Monday, July 8, 2013

Special Collections Fossickings 25: True crime 3 (2). The Boonjie Scrub murder - continued.


Malanda Hotel, one of the last places Kelly was seen, the day before leaving the district. Eacham Historical Society n.d., NQ Photographic Collection ID 14368
Kelly’s movements after the assumed date of Walter’s death (28/29th June) were slowly pieced together. Around 3pm on 29th a Boonjie farmer chatted briefly to Kelly whom he met riding towards Malanda. This, it later appeared, was the start of Kelly’s journey out of the district and possibly out of the State. Reports pieced together weeks later showed that on 30th June he made his way to the top of the Gillies highway where, abandoning his horse and swag, he hitched a ride on the back of a truck. Later that day he boiled his billy and ate a meagre meal with two residents of the Bungalow shanty town, then on the edge of Cairns, before walking towards the town. Next morning he returned, collected his bag from the fork of a tree, and headed south along the railway line. He was given a lift to Gordonvale and two days later was seen at the unemployment camp there before heading towards Aloomba, presumably to try ‘jumping’ a train south. All reports matched Kelly’s description regarding clothing, height, complexion, curly sandy-coloured hair and missing lower teeth. But the Gordonvale sighting was the last ever recorded of James Maurice Kelly.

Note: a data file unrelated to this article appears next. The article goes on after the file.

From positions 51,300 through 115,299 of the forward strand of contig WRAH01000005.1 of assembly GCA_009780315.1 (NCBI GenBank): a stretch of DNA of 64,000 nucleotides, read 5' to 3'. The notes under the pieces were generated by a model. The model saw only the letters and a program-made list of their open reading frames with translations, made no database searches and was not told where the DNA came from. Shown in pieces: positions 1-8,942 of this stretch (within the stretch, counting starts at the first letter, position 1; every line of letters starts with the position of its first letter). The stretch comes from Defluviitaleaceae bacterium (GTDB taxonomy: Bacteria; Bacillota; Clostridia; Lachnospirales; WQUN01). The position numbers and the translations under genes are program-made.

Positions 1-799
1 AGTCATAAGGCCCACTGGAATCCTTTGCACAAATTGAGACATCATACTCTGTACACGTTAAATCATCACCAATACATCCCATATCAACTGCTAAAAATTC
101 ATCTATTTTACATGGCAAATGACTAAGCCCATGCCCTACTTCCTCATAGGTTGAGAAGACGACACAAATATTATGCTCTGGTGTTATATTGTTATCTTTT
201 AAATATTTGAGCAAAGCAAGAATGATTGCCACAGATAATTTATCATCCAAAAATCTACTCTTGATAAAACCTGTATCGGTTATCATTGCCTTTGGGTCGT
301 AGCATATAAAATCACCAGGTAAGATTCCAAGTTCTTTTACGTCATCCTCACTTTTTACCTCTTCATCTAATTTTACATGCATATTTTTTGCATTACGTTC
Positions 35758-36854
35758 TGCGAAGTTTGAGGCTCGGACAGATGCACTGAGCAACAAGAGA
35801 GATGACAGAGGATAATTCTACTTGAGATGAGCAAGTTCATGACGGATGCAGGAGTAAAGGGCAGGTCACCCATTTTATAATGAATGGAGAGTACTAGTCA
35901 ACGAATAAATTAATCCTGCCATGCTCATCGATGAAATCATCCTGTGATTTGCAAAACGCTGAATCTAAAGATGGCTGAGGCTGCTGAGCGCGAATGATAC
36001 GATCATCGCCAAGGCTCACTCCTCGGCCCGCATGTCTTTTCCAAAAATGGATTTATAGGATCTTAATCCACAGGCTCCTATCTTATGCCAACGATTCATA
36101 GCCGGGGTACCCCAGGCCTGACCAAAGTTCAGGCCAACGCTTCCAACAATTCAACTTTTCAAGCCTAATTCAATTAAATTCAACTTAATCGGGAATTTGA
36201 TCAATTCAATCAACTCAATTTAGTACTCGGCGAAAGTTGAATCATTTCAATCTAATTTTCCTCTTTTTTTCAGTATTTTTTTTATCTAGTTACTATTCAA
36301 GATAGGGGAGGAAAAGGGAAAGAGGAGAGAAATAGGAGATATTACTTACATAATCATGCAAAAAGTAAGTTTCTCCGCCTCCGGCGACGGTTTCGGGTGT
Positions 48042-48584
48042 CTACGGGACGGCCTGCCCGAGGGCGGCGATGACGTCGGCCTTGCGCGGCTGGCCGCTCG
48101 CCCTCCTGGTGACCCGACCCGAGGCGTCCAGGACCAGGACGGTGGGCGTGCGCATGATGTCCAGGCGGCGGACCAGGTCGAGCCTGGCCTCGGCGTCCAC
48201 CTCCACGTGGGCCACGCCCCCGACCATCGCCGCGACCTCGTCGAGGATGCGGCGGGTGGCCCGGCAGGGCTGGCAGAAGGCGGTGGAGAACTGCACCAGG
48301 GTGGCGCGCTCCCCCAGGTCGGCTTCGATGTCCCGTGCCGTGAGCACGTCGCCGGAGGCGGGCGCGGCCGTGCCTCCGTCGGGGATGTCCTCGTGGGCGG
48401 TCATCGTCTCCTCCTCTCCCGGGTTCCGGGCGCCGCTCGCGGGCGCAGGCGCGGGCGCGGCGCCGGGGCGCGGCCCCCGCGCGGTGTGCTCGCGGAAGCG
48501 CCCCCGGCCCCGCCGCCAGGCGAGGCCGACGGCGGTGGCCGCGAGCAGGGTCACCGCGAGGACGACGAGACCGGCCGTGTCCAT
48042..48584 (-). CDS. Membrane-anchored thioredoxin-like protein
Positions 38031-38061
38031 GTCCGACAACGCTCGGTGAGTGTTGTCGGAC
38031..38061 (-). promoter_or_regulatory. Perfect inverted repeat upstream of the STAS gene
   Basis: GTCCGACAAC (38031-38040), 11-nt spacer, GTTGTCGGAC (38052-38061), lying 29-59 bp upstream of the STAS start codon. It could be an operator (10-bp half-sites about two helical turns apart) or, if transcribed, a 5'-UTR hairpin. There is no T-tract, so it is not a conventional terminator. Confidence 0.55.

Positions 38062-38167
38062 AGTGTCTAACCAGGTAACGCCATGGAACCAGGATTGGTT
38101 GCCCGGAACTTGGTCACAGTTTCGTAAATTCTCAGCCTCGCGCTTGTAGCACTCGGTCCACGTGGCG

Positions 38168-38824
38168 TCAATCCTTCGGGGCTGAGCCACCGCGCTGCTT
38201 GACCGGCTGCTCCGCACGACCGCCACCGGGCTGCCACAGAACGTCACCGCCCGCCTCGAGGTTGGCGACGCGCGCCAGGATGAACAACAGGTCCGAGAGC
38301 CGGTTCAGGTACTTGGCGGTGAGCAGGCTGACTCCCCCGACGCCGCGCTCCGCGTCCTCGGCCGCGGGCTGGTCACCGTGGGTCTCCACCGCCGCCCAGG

It might have been a train like this that Kelly hoped to "jump", at nearby Aloomba.  Wilson Album, NQ Photographic Collection ID 1618
Two arrests were made in the following months. The first, in September, was in the English port of Gravesend when a recently-arrived crew member, Hubert Storey, was taken to be Kelly, but swiftly released. The following January, Gordon Franks, using the alias Kelly, apparently confessed to the murder on Thursday Island but on arrival in Cairns easily proved his innocence.

Was the likeable, good-natured Kelly capable of such a savage act? Could he have been provoked into murder by the irascible Walter? Had he acted in self-defence against his mate who owned the gun found in the hut? Was he, as some suggested, fleeing a third man – someone who had already killed Walter? With no known motive, no murder weapon and the disappearance of the chief suspect, it is small wonder that this crime became a source of fascination across the country.

Bill Johnston’s meticulous recreation of events, compiled from court records and newspaper reports, is packed with detail creating a prosaic but surprisingly intimate portrait of life in the scattered Tableland farms and communities on the brink of the Great Depression.

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